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From Wikipedia, the free encyclopedia

Space Network (SN) is a NASA program that combines space and ground elements to support spacecraft communications in Earth vicinity. The SN Project Office at Goddard Space Flight Center (GSFC) manages the SN, which consists of:[1]

Satellite generations

Location of TDRS as of March 2019
Location of TDRS as of March 2019
First Generation Tracking and Data Relay Satellite (F1–F7)
First Generation Tracking and Data Relay Satellite (F1–F7)
Second Generation Tracking and Data Relay Satellite (F8–F10 also known as H, I, J)
Second Generation Tracking and Data Relay Satellite (F8–F10 also known as H, I, J)

Tracking and Data Relay Satellite (TDRS) currently consists of first generation (F1–F7), and second generation (F8–F10) satellites.

The space segment of the SN consists of up to six operational relay satellites in geosynchronous orbit. These communications satellites are allocated longitudes for relaying forward and return service signals to and from customers, any entity with an Earth-orbiting satellite that has an agreement with SN to use its communications services, for data transfer and tracking. An additional TDRS, F1, provides dedicated support to the National Science Foundation (NSF) through the use of the WSC Alternate Relay Terminal (WART). Additional spare TDRSs may be in geosynchronous orbit.

All first generation TDRSs (F1–F7, also known as TDRS A–G) carry functionally identical payloads and all second generation TDRSs (F8–F10, also known as TDRS H–J) carry functionally identical payloads.[citation needed]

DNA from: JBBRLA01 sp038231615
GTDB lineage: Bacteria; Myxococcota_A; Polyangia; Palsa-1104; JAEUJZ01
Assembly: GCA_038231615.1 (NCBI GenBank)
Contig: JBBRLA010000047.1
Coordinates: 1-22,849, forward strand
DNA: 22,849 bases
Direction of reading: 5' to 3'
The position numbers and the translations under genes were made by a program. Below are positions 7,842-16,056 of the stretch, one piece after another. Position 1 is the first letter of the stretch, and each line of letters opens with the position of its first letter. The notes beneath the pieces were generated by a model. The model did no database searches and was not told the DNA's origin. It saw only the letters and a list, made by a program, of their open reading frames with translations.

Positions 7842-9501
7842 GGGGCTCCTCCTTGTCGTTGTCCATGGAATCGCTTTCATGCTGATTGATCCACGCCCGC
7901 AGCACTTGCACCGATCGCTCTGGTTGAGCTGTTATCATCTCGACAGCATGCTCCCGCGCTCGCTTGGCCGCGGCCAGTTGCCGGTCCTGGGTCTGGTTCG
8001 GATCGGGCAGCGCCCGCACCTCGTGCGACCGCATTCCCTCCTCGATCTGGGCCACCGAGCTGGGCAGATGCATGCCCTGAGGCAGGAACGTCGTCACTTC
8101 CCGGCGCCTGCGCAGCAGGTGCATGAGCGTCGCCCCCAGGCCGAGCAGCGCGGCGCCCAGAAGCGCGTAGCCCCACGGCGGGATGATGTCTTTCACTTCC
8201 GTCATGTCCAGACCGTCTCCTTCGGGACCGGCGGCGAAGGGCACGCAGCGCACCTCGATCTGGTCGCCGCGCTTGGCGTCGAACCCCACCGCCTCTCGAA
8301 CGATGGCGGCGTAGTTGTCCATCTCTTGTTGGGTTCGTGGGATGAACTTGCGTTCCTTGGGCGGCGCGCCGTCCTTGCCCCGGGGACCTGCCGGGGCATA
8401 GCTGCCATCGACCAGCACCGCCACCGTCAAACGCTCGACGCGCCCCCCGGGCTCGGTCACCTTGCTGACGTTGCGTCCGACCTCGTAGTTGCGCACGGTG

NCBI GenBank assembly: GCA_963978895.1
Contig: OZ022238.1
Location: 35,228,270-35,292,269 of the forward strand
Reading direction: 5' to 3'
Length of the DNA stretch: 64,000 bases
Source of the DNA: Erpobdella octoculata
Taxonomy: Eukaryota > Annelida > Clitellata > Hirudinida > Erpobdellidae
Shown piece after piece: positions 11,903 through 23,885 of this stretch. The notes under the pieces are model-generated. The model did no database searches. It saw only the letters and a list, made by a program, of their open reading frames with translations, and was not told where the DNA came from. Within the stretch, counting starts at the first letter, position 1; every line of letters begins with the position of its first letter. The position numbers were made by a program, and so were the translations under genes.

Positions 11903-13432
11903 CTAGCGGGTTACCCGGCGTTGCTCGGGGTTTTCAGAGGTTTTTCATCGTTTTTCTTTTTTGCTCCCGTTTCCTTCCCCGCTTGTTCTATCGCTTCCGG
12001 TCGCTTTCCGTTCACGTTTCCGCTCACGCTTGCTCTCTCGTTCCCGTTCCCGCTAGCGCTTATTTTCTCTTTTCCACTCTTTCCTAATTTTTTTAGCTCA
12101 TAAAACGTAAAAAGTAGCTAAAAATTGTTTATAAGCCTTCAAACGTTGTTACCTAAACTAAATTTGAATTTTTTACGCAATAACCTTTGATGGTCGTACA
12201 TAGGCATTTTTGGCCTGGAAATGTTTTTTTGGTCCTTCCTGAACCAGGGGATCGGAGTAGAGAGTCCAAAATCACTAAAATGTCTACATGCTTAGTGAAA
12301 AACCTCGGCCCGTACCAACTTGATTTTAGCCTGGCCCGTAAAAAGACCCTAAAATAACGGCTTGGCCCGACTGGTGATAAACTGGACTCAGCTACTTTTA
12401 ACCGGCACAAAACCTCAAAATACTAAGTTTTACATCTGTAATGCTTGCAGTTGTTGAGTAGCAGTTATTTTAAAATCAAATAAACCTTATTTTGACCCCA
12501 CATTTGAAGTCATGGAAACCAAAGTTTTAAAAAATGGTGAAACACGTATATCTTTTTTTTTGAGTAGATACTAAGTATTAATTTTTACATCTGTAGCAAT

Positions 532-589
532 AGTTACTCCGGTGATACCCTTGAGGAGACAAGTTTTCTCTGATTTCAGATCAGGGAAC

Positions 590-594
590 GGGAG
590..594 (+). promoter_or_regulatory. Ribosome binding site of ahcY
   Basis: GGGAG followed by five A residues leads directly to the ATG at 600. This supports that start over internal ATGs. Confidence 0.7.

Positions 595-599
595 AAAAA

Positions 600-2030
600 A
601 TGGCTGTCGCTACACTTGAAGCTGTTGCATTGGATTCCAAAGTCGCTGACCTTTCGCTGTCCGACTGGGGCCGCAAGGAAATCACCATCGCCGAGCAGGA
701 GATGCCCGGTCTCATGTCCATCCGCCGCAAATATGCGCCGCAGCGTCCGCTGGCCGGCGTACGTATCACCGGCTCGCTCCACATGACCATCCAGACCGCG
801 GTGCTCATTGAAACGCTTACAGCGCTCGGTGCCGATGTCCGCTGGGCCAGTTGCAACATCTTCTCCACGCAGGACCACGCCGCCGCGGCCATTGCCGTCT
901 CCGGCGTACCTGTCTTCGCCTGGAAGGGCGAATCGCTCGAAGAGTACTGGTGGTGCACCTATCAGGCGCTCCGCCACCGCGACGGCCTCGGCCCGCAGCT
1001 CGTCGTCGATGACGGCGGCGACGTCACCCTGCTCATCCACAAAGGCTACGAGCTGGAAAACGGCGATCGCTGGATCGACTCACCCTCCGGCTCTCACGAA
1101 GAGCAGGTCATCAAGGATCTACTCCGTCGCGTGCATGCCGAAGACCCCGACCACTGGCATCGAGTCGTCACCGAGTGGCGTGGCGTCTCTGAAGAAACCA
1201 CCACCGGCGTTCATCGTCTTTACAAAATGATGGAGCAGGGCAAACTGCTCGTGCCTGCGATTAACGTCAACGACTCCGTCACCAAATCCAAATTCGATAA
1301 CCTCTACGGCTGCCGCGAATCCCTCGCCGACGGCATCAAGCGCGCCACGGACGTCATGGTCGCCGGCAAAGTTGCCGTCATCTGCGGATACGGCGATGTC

A third generation, TDRS K and L, are planned for launch 2012–2013. See TDRS launch history.[citation needed]

Click on the figures to the right, which identify the pertinent communications components and associated parameters of the orbiting relay platforms.

Coverage

For spacecraft operating in a low earth orbit (LEO) 73 km to 3000 km altitude, the SN is capable of providing tracking and data acquisition services over 100% of the spacecraft's orbit.[2] Spacecraft sent to more distant or exotic destinations rely on either Deep Space Network or their own custom, dedicated networks.

See also

References

  1. ^ NASA, Exploration and Space Communications Projects Division; Goddard Space Flight Center (August 2007). Space Network User's Guide (SNUG), 2.3.2.1, Dedicated Ground Elements (Rev 9 ed.). National Aeronautics and Space Administration. 450-SNUG.
  2. ^ NASA, Exploration and Space Communications Projects Division; Goddard Space Flight Center (August 2007). Space Network User's Guide (SNUG), 1.1.2, Scope, and 2.3.1.2, TDRS Line-of-Sight Coverage (Rev 9 ed.). National Aeronautics and Space Administration. 450-SNUG.

External links

This page was last edited on 5 December 2020, at 13:16
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